The absence of effective teamwork in the health and social care system is holding back improvements to Oxfordshire’s patient care, according to a new report by the health watchdog.
A review by the Care Quality Commission revealed that, although staff are dedicated, there was a lack of joined-up thinking between the five organisations responsible for providing care across the county.
According to the CQC, the lack of collaboration has led to a ‘fragmented system’ where there was duplication of effort and, at times, a reactive attitude to meeting standards.
The report, published on Monday, did however praise a “highly dedicated” workforce that ‘goes the extra mile’ and acknowledged an “increased ambition” among health leaders.
The review, carried out by three reviewers, an analyst and five specialist advisors, said: “In Oxfordshire we found that there was a lack of whole system strategic planning and commissioning with little collaboration between system partners.
“Although there was increased ambition to work together system leaders continued to face significant challenges in coming together to formalise their ambitions through a joint strategic approach.”
Inspectors visited services provided by Oxfordshire County Council, Oxford Health NHS Foundation Trust, Oxfordshire Clinical Commissioning Group, Oxford University Hospitals NHS Foundation Trust and South Central Ambulance Service NHS Foundation Trust in November and December last year.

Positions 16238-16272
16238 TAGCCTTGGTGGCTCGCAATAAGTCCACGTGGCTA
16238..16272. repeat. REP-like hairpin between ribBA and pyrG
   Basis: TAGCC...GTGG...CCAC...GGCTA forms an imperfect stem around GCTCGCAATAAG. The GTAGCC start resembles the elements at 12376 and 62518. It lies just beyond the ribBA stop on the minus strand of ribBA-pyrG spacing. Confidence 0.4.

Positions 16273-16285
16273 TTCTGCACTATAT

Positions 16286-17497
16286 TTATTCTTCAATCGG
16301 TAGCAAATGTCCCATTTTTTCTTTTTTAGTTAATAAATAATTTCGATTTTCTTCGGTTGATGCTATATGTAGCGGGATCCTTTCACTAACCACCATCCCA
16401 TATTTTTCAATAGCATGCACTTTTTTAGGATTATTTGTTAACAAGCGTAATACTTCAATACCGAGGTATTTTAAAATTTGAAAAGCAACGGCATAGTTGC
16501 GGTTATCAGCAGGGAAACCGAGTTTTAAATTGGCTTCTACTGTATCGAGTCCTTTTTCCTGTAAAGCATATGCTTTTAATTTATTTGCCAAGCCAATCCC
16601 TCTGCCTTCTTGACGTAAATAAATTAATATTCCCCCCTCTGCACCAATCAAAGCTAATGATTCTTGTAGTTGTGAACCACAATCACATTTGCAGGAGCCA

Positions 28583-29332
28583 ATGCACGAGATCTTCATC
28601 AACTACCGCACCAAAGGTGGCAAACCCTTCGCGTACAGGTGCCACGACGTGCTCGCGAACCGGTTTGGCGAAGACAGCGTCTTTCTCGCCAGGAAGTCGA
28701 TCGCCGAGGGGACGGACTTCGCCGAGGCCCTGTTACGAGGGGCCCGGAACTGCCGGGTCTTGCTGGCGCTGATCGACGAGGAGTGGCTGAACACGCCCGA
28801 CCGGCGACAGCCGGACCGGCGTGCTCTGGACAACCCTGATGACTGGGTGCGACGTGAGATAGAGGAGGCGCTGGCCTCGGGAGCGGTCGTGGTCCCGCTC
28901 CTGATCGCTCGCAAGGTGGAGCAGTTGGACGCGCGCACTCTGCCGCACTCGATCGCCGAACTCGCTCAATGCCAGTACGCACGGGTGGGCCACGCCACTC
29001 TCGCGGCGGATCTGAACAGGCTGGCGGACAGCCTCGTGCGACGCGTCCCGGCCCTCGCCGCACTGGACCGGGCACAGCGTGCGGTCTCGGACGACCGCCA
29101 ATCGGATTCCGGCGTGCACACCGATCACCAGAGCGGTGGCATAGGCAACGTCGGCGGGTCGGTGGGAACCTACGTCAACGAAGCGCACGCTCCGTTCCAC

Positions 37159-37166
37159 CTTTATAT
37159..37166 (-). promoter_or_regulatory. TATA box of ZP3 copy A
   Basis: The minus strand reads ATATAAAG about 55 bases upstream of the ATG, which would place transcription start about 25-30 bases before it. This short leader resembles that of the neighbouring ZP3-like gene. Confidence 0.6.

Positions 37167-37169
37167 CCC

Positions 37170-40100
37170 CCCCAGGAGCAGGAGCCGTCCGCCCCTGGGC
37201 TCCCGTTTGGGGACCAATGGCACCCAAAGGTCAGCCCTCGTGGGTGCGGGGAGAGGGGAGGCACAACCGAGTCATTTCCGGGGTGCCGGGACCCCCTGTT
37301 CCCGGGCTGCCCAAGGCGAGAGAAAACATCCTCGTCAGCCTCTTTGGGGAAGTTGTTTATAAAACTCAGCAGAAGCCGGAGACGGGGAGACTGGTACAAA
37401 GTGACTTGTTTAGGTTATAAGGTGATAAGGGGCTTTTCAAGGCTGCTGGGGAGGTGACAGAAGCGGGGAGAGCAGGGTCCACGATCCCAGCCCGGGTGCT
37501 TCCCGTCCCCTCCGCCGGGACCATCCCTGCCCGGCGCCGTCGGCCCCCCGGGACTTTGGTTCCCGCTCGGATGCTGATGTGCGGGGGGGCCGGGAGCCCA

CQC assessors found the problems of recruiting care staff in Oxfordshire, which has a very high cost of living, were holding back improvement, as were incompatible computer systems across different organisations.
North Oxfordshire MP Victoria Prentis, who has long battled closures at the Horton General Hospital in Banbury, said the report was the “reality check the system needed”.
However, the inspectors found that Oxfordshire had made progress in tackling ‘delayed transfers of care’, where people are unable to leave hospital when they are medically fit to do so.
The county also achieves a good or outstanding CQC rating across all areas of health and social care, which is above the national average.
The CQC highlighted three key areas of improvements. Recommendations include making services more local, improving information available to people who fund their own care and investing more in recruitment and retention of care staff.